It took a while, but Equipment Manager Franklin Christie found his place.
From North Carolina, Franklin cast about trying to find a place to play football after solid high school career. Three schools expressed interest and two offered him spots to play.
He moved to Concord University in the mountains of West Virginia and suited up.
“I went to a camp there and loved it—and loved the coaching staff at Concord,” Franklin said.
However, things didn’t work out well on the gridiron, though they did with the Mountain Lions.
Concord University is nearly 150 years old. It built on a history that included training military pilots during World War II to more recently making a name for itself by catering to veterans. Concord earned a rank of #3 among the best 4-year colleges for veterans in 2014.
The Concord University Mountain Lions play in the DII Mountain East Conference, dominated in 2017 by an undefeated season by the Shepherd Rams down the road in Athens. Franklin wants to help the Mountain Lions compete—but now, not in uniform.
Franklin admits he wasn’t able to perform on the field on the level he desired. It was frustrating, but he knew he need a break from football to think about his future. He stepped aside for a momeent.
That’s when Max Lilly, Assistant Defensive Backs Coach, pulled him aside and suggested a place in the equipment room.
“Max had a lot of responsibilities and he need help,” Franklin said.
He knows that success starts in the equipment room and that’s where you’ll find him in 2018—and beyond.
“Franklin has become an integral part of the program,” Max wrote Helmet Tracker. “I can trust him to get the job done and do it in a professional manner.”
Future Equipment Manager
“I just love what I do and I hope the Equipment Management field grows as I grow in the field,” he said. “It’s an amazing job, especially for those who want to be a part of sports.”
Max concurs, writing that Franklin’s trustworthiness and reliability have allowed the staff to expand his responsibilities.
“Franklin’s enthusiasm and creativity was very important for us through the recruiting period. He kept bringing in fresh ideas and wanting to do more and more. Franklin’s enthusiasm is great to have around the building.”
Franklin has plans–for himself and a career in equipment managing, and for the Concord equipment staff. Concord needs a strong equipment room staff, and he aims to build a strong foundation.
“I’m hoping to start a student manager program,” he said.
Max sees a future for his young equipment manager—hopefully at Concord: “Franklin is an important guy to our program and we would love to keep him for as long as he chooses to do so!”
Seeds Planted Early
Franklin admits that his interest in football focused for years primarily on playing, but there was a growing fascination with equipment—even as a kid.
“I’ve always been enamored with uniforms—I thought they were awesome when I was younger, but I didn’t know you could build a career around them,” Franklin admits. “I was looking for different jobs in sports and watching videos and came across some K-State video where the guys took you around the equipment room showing the helmets, facemasks, and packing the travel trunks in preparation for a road game.”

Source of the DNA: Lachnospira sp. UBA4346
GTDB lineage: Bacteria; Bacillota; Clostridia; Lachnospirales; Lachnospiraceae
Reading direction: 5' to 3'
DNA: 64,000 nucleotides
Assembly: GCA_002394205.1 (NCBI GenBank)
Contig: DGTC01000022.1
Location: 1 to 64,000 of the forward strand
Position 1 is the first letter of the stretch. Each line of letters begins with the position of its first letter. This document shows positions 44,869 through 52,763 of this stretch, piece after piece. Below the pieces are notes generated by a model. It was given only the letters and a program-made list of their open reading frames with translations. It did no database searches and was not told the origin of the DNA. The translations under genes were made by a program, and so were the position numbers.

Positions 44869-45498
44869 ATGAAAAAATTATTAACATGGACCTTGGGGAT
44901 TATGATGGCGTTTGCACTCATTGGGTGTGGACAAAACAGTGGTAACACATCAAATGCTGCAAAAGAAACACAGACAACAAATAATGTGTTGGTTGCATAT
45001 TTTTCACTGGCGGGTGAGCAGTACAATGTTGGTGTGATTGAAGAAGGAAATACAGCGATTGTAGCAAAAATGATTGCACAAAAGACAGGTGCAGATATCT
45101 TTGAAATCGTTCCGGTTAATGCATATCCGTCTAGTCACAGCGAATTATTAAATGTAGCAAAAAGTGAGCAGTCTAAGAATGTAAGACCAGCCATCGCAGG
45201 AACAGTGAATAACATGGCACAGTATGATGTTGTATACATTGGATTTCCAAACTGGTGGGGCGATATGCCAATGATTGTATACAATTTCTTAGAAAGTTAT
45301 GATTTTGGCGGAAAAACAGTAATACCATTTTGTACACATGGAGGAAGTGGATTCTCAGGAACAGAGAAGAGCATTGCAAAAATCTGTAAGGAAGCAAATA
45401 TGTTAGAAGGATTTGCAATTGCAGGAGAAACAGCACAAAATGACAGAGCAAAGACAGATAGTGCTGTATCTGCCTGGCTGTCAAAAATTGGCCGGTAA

Soon, he found himself talking with Max Lilly and taking the beginning steps of his career.
AEMA Certification Exam
Franklin plans to join several dozen others at June’s AEMA Convention in Phoenix, Arizona to take the Certification Exam. The Athletic Equipment Manager’s Association certification is required by many universities and preferred by nearly all others. The test is offered a few times per year and the pass rate hovers around 60 to 70 percent. It’s not an easy exam, says AEMA National Office Manager Sam Trusner.
Franklin looks to Max and to Tennessee State Equipment Manager Eddie Hardin for direction. Eddie won Helmet Tracker’s 2017 Scholarship. “Eddie is an inspiration to me,” Franklin said.
As he prepares, Franklin keeps the equipment rooms at Concord running smoothly, and works towards his degree in recreation and tourism management with an emphasis in sports management. He likes being behind the scenes.
“As a former lineman, I am used to being behind the scenes. The line doesn’t get the attention, but is important to success. It’s the same with being an equipment manager—I like it,” he said. “I think it would be awesome to do this full time. I get complete enjoyment when I am in the equipment room and helping to make sure the guys are prepared.”
Max can see it.
“Franklin does does a phenomenal job managing his time and getting our multiple projects done at an incredible pace,” he wrote. “He does the dirty work when needed and he continues to make us better each day that he is there.”
Success starts in the equipment room. When the players and coaches don’t have to think about all things working properly because the equipment staff has taken care of it, they can focus on what happens on the field.
For Franklin, a long career in one place is his goal. He’d like to stay in the area—West Virginia, Virginia, North Carolina.
“I love what I do. I can’t wait to make this a career.”